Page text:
Two artists in the desert
Curator: Ron Bartos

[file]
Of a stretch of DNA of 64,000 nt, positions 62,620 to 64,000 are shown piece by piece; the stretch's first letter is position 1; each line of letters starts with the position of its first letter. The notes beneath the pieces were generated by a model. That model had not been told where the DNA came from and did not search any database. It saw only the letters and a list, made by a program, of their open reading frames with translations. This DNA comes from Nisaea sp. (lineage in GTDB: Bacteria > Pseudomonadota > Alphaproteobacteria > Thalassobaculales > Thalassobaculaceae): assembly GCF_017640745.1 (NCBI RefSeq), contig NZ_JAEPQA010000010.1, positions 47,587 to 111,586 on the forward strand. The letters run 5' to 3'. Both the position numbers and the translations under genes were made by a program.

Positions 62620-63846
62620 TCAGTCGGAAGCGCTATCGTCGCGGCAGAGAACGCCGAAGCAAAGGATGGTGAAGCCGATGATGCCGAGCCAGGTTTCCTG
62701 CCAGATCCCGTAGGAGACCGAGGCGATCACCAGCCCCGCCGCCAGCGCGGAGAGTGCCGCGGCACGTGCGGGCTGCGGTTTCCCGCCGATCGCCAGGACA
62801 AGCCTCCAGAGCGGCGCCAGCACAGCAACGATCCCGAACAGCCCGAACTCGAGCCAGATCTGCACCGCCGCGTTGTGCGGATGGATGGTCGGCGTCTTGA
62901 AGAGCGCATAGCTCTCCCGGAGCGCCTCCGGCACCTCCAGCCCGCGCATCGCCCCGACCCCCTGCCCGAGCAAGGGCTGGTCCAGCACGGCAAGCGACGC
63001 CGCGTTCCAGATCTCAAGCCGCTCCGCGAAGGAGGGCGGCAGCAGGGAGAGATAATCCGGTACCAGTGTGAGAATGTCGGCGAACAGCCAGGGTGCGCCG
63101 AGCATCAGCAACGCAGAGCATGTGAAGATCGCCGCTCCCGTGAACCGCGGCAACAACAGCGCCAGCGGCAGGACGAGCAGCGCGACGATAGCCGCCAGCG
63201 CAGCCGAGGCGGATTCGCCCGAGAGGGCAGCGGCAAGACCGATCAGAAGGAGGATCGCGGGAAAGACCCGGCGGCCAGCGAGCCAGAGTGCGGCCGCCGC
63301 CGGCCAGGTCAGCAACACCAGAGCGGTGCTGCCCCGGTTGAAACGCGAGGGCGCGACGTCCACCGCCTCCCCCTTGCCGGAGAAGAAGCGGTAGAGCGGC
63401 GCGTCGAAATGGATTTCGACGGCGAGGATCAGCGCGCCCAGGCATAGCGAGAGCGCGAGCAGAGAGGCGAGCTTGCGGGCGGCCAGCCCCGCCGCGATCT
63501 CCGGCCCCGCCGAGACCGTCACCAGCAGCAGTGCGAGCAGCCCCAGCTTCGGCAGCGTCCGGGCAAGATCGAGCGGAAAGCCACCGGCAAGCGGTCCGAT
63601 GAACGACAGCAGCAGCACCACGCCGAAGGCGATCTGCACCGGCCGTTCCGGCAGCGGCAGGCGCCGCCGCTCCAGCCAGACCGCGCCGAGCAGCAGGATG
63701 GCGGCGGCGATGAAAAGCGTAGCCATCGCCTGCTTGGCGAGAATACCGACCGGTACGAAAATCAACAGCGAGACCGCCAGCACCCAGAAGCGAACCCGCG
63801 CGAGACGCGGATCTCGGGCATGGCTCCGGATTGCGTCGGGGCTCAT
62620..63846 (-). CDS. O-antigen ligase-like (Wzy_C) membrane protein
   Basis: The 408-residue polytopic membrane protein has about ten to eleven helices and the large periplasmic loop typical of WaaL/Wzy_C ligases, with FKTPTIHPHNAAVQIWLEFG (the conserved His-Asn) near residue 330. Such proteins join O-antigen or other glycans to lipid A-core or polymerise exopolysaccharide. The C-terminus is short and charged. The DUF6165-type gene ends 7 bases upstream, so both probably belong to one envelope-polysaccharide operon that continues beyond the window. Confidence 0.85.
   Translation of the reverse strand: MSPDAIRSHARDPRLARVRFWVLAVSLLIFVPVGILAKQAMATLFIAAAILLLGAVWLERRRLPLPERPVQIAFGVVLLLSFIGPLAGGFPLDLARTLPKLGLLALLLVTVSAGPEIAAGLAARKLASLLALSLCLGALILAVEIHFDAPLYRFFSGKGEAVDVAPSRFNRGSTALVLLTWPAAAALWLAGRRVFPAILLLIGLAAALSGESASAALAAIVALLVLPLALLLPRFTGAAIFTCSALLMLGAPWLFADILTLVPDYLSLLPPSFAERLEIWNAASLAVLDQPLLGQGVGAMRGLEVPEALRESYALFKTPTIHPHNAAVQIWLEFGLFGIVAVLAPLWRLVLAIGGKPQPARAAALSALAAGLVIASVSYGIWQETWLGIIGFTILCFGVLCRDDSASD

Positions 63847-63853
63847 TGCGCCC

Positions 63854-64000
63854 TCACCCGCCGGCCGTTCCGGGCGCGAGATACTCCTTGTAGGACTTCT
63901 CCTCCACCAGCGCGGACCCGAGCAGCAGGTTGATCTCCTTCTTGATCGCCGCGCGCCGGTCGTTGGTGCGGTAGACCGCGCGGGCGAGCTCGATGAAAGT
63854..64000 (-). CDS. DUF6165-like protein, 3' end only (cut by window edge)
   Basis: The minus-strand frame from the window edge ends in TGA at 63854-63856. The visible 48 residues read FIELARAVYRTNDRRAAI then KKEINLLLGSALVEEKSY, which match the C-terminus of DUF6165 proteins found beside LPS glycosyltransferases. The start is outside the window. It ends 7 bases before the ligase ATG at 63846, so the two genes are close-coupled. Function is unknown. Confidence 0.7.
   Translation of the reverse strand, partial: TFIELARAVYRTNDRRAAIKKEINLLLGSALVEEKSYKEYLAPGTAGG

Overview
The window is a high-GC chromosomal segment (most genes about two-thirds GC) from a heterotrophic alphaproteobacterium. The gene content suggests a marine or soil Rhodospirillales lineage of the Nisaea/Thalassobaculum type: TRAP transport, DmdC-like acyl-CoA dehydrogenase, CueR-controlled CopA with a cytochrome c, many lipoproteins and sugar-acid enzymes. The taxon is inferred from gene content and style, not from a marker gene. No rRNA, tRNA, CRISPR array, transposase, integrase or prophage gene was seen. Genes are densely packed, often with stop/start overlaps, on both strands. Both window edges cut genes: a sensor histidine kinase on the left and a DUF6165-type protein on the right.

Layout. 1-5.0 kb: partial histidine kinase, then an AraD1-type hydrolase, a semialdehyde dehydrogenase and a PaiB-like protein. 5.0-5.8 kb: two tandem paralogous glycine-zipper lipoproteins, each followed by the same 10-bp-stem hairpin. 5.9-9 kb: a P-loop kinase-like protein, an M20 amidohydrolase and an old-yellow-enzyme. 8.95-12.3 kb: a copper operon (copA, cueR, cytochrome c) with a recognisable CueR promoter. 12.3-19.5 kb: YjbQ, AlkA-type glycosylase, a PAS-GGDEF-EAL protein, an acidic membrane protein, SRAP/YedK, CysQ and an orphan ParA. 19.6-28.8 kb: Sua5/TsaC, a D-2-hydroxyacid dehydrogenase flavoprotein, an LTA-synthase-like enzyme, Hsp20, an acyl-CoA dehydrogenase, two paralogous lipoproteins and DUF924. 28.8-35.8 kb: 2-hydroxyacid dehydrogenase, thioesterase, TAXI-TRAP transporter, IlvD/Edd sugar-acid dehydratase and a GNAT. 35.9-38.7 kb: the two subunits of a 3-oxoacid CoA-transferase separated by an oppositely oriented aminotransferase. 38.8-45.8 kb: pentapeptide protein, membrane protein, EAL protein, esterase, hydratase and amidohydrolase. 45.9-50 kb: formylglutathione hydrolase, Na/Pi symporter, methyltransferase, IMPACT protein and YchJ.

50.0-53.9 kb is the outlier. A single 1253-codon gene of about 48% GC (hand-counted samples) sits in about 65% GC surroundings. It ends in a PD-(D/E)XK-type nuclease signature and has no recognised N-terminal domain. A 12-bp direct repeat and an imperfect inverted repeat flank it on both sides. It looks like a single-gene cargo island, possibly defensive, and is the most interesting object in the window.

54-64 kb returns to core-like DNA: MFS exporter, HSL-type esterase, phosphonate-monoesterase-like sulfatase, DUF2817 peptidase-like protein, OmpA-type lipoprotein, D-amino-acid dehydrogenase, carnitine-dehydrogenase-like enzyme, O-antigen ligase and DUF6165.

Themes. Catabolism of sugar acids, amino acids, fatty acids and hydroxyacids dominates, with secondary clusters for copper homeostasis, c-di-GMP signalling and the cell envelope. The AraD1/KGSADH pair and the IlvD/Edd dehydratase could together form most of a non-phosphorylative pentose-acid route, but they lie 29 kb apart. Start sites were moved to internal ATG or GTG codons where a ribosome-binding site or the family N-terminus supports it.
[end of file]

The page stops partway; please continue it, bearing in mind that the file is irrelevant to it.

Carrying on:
Very few Israeli artists have dedicated a period of their work to landscapes of the desert. An attempt to list them could include Moshe Raviv-Vorobeichic (Bauhaus graduate and one of the founders of the artists' colony in Safed) with his engravings and drawings of a journey through the Judean desert; Micha Bar-Am whose photographs immortalized the Negev and Sinai deserts when they were battle fronts; Azaria Alon (a founder of the Environmental Protection Association) photographed the vast spaces of the Sinai together with Bar-Am, and also photographed the desert alone, in his work as a guide and expert in knowledge of the country; Peter Merom took many photographs of the Negev; Eliahu Gat with his expressive paintings of the Sinai desert, the hills of Eilat, the hills of Judea; Ofer Lellouche gave expression to the Judean desert in the neighborhood of Jerusalem in many paintings, drawings, prints and sculptures. We can also include those artists who were German immigrants from the "Jaecke" Jerusalem group such as Anna Ticho, Leopold Krakauer, Jacob Steinhardt and Mordechai Ardon, who portrayed the Judean desert and the hills of Jerusalem, and there were other artists as well.Ludwig Blum, more than any other artist, dedicated a considerable part of his work to landscapes of the desert. Blum first became aware of the desert when he immigrated to Israel in 1923 and settled in Jerusalem, but its sandy spaces began to dominate Blum's paintings from the 1930's, and to a greater extent in the 40's and 50's. Blum was the great lover of the country and its landscapes. He toured its length and width and painted as if driven by a mission to document its landscapes and its people, as one who in real time identifies its seminal events and the processes of its establishment, and represents them in painting. Desert landscapes appeared and reappeared in Blum's work so often that they became his trademark, along with several other places to which the artist remained loyal (such as the Old City of Jerusalem). When I consider Blum's commitment to the subject of the desert I can only compare it to that of Uri Blayer – a realistic painter and hiker who treads those same brown pathways nearly half a century later.The desert is an anchor in the life of Uri Blayer, and so are the desert paintings in his work. Blayer came to the desert as a painter at the start of his artistic journey (1990-1995), and returned to it for limited periods of time in his visits to Israel while living and studying in the United States (1996-2011), and finally settled there on his return to Israel (2011). The spaces of the Negev, the hills of Eilat, the Ramon crater, the valley of Zin, Sde Boker, the Judean desert and Masada are only a few of the places populating Blayer's desert landscapes: places he visited over a period of over ten years of painting in the desert. The current exhibition shows Blayer's paintings from recent years which were mainly painted in the Dead Sea area, Masada and the Judean desert, and in the region around the hills of Eilat and the valley of Timna in the Negev.The period of desert paintings and its extent in the work of Blum and of Blayer is an artistic effort to absorb the essence of the desert – to trap its permanent qualities through an evanescent experience by means of artistic creation. Thus, when the artists carried their tools to the places they painted – Blum in suit and bowtie and Blayer in hiking attire, they reached the site of the painting surrounded by the subject of their paintings, the desert landscape. Then began the process of trapping nature in paint: translation of the values of the desert through the work of placing the patch of color on canvas, in its form, tone and texture, while assimilating the physical and spiritual characteristics of the place – the dryness of the desert, its aridity, sandiness, yellowness, brownness and heat, the curtains of air around it, its weather and climate, and the spaces open as far as the eye can see, to the place where the spirit continues to absorb the landscape and to be filled by being within it.There is something about the desert, which despite its huge spaces is very simple, and despite its sandiness and earthiness arouses the spirit. Antoine de St. Exupery expressed this well in his book "The Little Prince":"The desert is beautiful," added the little prince. This is true. I always loved the desert. When you sit on sand dunes in the desert, you see nothing and you hear nothing, but along with this, beyond the silence something beats and sparkles..."What makes the desert beautiful," said the little prince, "Is a well hiding in it somewhere..."